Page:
The Charity Commission has said that its refusal of the application for charitable status by the Preston Down Trust, a Plymouth Brethren congregation in Devon, was based on the church's doctrine of separation from the rest of society and on "insufficient evidence of meaningful access to public worship".
An initial explanation of the decision was given by the commission in a letter to the trust's lawyers in June last year. The trust is appealing to the charity tribunal and the issue has been taken up by the Commons Public Administration Select Committee, which is conducting an inquiry into the regulation of the charity sector and the Charities Act 2006.
The commission's further explanation of its reasons came in a recent written response to the committee, which had asked it what public benefit was provided by the Druid Network, which does have charitable status, and why the Preston Down Trust did not meet the same requirement.
The commission said the Druid Network reached out to the wider community, that there was evidence that membership and involvement in ceremonies was open to all and that the opportunity to learn about Druidry was available to the public through the Druid Network website.
"The Druid Network supports the provision of public rituals and ceremonies and engages in inter-faith activities and community projects," the commission said. "The Druid Network is not exclusive and confirmed it does not support events or organisations that are exclusive or accept exclusive groups into membership."
It was evident that the Preston Down Trust was a religious organisation, the commission said, but the point of contention was whether it was established for exclusively charitable purposes for the public benefit. "Preston Down Trust promotes particular beliefs and practices, in particular the doctrine of separation, which is central to their beliefs and way of life, and this has the consequence of limiting their engagement with non-Brethren and the wider public," it said.
"The evidence we were given showed that the doctrine of separation as preached by the trust requires followers to limit their engagement with the wider public, and there was insufficient evidence of meaningful access to participate in public worship. The commission concluded that the evidence of beneficial impact on the wider public was not sufficient to demonstrate public benefit. This was a finely balanced decision."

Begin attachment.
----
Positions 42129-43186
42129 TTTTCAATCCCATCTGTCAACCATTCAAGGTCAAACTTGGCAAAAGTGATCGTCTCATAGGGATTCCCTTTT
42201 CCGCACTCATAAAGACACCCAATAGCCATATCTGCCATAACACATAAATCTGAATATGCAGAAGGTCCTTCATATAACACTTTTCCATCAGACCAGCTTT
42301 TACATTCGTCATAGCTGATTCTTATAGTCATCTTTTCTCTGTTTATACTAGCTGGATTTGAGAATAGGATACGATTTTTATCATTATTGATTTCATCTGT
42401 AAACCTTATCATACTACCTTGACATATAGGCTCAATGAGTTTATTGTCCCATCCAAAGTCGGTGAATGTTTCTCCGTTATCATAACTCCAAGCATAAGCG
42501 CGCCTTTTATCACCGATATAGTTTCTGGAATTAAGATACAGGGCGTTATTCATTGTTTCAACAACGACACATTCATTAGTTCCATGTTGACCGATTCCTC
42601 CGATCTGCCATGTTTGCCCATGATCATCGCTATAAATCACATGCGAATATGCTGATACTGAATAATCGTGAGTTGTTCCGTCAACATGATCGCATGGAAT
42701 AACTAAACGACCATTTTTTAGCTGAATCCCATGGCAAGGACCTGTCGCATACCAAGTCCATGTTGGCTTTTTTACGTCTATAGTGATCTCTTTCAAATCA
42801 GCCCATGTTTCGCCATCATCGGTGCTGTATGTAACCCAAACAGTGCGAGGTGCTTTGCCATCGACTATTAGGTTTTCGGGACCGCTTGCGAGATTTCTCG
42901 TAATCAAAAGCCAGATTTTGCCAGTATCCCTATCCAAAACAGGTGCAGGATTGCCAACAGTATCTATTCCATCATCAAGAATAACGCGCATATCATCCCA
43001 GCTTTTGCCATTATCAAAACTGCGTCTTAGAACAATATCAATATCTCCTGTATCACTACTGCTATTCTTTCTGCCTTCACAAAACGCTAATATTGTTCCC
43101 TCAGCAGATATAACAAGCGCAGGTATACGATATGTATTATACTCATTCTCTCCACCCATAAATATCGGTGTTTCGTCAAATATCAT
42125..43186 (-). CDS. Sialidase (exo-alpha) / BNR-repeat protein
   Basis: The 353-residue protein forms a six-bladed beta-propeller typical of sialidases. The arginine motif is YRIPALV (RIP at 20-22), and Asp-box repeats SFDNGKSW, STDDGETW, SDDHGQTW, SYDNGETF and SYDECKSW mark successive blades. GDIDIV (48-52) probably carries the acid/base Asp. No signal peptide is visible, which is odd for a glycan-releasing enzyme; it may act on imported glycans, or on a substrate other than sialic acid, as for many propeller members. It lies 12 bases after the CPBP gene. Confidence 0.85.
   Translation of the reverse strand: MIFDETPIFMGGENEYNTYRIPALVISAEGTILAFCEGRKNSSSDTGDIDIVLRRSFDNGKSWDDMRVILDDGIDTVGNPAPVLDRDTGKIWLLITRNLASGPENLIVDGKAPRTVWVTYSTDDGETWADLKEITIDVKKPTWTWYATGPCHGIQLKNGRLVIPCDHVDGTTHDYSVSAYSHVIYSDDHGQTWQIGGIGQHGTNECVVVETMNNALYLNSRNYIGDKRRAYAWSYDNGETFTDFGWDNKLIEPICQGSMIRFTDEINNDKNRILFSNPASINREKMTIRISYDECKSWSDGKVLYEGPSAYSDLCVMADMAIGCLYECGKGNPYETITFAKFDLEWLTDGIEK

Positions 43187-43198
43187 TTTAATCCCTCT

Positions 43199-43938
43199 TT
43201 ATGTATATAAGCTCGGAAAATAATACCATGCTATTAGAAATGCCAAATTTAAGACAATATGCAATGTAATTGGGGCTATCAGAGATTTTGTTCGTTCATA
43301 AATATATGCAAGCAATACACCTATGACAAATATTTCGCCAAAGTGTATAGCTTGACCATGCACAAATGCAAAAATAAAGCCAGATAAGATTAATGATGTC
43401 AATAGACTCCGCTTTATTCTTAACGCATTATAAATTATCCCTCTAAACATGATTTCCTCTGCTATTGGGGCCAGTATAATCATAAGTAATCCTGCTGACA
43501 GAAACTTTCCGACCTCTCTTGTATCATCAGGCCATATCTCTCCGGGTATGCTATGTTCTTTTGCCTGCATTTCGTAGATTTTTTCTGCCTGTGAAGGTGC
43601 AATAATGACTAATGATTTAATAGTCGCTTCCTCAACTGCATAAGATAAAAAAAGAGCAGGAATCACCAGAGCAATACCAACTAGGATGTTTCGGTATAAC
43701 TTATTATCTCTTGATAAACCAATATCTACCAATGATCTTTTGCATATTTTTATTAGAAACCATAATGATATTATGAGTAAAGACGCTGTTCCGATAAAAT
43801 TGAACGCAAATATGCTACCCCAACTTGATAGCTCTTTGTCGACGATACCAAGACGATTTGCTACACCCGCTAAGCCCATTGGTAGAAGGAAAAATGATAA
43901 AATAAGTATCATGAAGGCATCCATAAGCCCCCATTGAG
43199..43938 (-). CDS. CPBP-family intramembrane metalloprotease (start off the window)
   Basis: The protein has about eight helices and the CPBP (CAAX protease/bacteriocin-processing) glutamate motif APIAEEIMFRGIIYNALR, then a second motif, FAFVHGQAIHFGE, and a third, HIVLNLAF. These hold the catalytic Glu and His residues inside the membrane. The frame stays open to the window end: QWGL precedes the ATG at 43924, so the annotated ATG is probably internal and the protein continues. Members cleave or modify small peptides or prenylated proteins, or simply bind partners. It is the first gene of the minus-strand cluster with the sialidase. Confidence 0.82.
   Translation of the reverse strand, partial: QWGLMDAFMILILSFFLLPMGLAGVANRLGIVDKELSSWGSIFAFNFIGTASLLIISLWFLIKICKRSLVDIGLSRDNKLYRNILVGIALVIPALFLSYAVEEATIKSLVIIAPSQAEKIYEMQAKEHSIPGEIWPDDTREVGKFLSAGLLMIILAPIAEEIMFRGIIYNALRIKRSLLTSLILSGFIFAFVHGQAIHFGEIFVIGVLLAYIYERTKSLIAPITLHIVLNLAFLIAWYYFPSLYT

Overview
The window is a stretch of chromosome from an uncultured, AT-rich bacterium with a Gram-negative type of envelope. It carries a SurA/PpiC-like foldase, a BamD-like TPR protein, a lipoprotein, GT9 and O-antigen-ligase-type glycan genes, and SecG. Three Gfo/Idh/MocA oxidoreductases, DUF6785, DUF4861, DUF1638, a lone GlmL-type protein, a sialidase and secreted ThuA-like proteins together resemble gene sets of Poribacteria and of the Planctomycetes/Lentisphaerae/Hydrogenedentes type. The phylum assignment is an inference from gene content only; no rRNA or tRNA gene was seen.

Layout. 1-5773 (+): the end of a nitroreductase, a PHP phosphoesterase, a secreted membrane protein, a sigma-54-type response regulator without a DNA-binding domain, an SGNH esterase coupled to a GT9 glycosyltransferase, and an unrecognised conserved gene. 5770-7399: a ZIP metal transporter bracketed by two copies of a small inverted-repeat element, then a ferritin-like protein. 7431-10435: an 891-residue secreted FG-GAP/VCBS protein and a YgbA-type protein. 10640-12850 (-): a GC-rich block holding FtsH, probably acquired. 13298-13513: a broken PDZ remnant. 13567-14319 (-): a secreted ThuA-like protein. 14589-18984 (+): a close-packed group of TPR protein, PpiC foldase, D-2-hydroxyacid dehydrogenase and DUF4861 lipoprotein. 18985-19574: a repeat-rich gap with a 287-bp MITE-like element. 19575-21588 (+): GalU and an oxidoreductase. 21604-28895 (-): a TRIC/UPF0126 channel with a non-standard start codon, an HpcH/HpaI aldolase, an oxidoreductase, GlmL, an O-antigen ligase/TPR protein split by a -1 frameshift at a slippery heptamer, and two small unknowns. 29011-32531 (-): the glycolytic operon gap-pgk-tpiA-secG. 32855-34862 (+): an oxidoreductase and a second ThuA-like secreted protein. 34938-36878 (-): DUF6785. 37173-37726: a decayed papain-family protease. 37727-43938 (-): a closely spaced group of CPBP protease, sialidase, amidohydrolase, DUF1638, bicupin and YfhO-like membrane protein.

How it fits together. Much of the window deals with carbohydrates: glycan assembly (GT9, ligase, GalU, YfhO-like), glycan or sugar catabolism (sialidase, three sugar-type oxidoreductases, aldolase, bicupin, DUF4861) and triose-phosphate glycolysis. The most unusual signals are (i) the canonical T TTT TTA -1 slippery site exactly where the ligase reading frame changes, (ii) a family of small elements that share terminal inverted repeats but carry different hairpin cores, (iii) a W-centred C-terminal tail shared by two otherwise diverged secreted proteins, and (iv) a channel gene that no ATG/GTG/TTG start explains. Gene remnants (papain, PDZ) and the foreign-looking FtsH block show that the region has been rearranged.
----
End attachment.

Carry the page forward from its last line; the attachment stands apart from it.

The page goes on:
The commission added that any alleged harm or detriment must be balanced against the benefit, and it was aware of some criticism of the practices known as "shutting up" and "withdrawal" by the Plymouth Brethren, and of the effect of the doctrine of separation on family and social life.
"At the time of making our decision we had no evidence of this and it was not a factor in our decision," it said. "Since our decision was made public we have received submissions on this point and will be putting these to the tribunal to consider, but it is for the court to decide what weight to give these. Hearing and assessing evidence of this kind is a role much better suited to the courts as it is done under oath, than to a body like the commission."
Meanwhile, Garth Christie, a Plymouth Brethren representative, has apologised to the select committee for misquoting commission statements when he gave evidence to the committee last year. He had earlier corrected what he had said, which conflated parts of the refusal letter from the commission with statements made by its head of legal services five years ago, but had not apologised.
In a new submission to the committee, Christie said the quotations were correct but he had repeated them in a way that gave the impression they were stated at the same time. "This is clearly not the case," he said. "The mistake was entirely inadvertent and a result of notes that I should have better prepared. Nevertheless I apologise fully for this error and for any confusion it may have caused."